A hero's tale, 1944

ALAN BURKE/Staff photo

Jim Kurtz with the mysterious green box that held the secrets of his father’s wartime service in the Army Air Corps. His new book, “The Green Box,” tells the story of his father’s heroism aboard a doomed B-24 Liberator over Austria.

IPSWICH — As the burning B-24 Liberator plummeted toward the Austrian Alps, turret gunner Tony Jezowski was desperate to drop down and bail out. But as he moved he felt something catch. 

A part of his parachute had hooked onto some bit of torn metal. As the G-forces increased, he could neither locate the trouble nor break free. 

With fellow crew members bailing, he was losing hope. Tail gunner Charlie Sellars, engulfed in flames at his post, wasn’t getting out, and now it looked as if Jezowski would be left to die with him.

Then he saw co-pilot and 2nd Lt. Robert Kurtz pacing the catwalk between the bomb bay doors and furiously slapping at his burning bomber jacket. He needed to put the fire out before he jumped, lest a rush of air feed the flames and engulf him.

Kurtz’s son Jim explains what happened next: In its last moments, as the Sugar Baby neared earth and the interior smelled of gas, burning flesh and fear, Robert Kurtz heard the cries of his turret gunner. He reached out “without a second thought” and disentangled the parachute cords. 

The two men dropped from the bomb bay doors together, floating toward the ground as their ship exploded, disintegrated and fell flaming onto the mountain, “where it burned for two days,” says Jim.

Jezowski would live to be 91. Jim Kurtz, 65 and from Ipswich, tells this as part of “The Green Box,” his memoir of his father and his World War II service. How he knows all these things is a story almost as incredible as his father’s.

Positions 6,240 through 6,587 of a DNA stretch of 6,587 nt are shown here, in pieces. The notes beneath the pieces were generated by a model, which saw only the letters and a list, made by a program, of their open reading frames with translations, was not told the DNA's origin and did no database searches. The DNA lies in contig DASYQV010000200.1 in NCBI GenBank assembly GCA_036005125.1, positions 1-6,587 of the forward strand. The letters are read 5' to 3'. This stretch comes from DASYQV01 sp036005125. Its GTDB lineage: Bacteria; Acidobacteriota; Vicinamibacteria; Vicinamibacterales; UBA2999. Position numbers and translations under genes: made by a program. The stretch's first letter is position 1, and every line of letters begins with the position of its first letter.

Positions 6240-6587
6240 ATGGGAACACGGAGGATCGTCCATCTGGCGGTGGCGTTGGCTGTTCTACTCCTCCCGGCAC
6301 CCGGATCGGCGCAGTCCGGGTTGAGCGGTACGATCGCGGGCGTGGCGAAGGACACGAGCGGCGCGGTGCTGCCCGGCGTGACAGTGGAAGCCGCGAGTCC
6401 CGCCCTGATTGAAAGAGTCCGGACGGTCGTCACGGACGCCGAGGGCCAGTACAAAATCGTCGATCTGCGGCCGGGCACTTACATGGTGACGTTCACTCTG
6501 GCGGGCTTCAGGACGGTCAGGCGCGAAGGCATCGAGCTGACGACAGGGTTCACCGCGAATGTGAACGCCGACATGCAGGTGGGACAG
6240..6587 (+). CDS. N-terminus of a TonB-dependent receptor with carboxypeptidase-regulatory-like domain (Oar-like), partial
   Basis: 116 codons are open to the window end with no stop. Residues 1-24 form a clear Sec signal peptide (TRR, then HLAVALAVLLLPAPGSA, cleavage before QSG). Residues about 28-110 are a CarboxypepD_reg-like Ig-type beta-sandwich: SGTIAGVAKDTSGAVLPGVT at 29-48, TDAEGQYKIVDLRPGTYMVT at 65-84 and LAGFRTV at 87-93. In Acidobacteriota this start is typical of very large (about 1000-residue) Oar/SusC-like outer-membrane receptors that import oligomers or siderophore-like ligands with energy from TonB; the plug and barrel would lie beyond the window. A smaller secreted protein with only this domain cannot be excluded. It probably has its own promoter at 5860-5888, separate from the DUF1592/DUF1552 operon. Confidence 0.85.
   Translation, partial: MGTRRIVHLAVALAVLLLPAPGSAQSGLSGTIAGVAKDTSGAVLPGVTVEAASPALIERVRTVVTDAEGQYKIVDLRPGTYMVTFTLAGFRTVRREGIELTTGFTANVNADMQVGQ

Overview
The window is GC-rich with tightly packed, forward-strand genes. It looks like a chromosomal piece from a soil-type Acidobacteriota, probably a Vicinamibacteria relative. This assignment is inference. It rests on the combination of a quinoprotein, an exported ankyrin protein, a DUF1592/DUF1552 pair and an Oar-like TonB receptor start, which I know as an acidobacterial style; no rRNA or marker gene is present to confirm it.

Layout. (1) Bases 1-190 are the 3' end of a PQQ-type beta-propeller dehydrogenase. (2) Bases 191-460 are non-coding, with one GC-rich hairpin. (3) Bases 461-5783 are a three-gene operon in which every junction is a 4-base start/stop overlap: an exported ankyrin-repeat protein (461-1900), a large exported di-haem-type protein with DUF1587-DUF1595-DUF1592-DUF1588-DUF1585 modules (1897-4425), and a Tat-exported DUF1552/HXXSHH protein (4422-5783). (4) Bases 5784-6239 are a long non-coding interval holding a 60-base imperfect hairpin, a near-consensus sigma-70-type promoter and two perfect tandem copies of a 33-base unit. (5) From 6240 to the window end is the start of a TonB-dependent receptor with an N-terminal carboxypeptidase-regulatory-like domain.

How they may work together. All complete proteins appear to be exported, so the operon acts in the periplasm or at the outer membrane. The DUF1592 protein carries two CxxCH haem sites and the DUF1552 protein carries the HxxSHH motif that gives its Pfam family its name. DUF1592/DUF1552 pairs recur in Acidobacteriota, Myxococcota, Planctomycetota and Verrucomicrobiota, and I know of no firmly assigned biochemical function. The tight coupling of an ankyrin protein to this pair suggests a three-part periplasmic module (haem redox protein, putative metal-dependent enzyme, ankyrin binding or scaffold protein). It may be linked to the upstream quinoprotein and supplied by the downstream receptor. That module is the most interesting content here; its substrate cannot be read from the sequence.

Robert Kurtz survived imprisonment in Stalag Luft III, the fabled “Great Escape” camp. But he came home to his wife, Peggy, in White Plains, New York, weakened. He died of a massive heart attack in 1952 at age 33. Jim was only 2.

A box of secrets

With four sons to raise, Peggy would never remarry. “He was the love of her life,” Jim explains. Over time he learned that his father had never spoken of the war. His mother, after so much worry and pain, had a similar attitude. The couple had married just after Robert was drafted, in the days leading up to the war. 

“Keep your chin up, honey,” reads his telegram on Dec. 7, 1941, “I love you always.” 

In the attic was a green, tin box containing mementos of his time in the Army Air Corps. Young Jim was told to stay away from it. At age 8, he disobeyed, discovering, among other things, the Purple Heart and Air Medal. But that was all he learned. 

“For 50 years I didn’t know anything,” he says. It wasn’t until he was winding down a career in the lumber industry that a series of extraordinary events caused his father to take definitive shape before him, almost like a ghost.

“I received a letter from Gerd Leitner in Ehrwald, Austria,” he explains. On Aug. 3, 1944 Leitner, then a boy, had watched a furious air battle break out right over his town. The 465th Bomb Group had flown out of Panatella, Italy on a mission to destroy the Dornier Werkes at Friedrichshafen, Germany, a site manufacturing V-2 rockets, ball bearings and liquid oxygen. Returning, Kurtz had chalked up his 20th mission.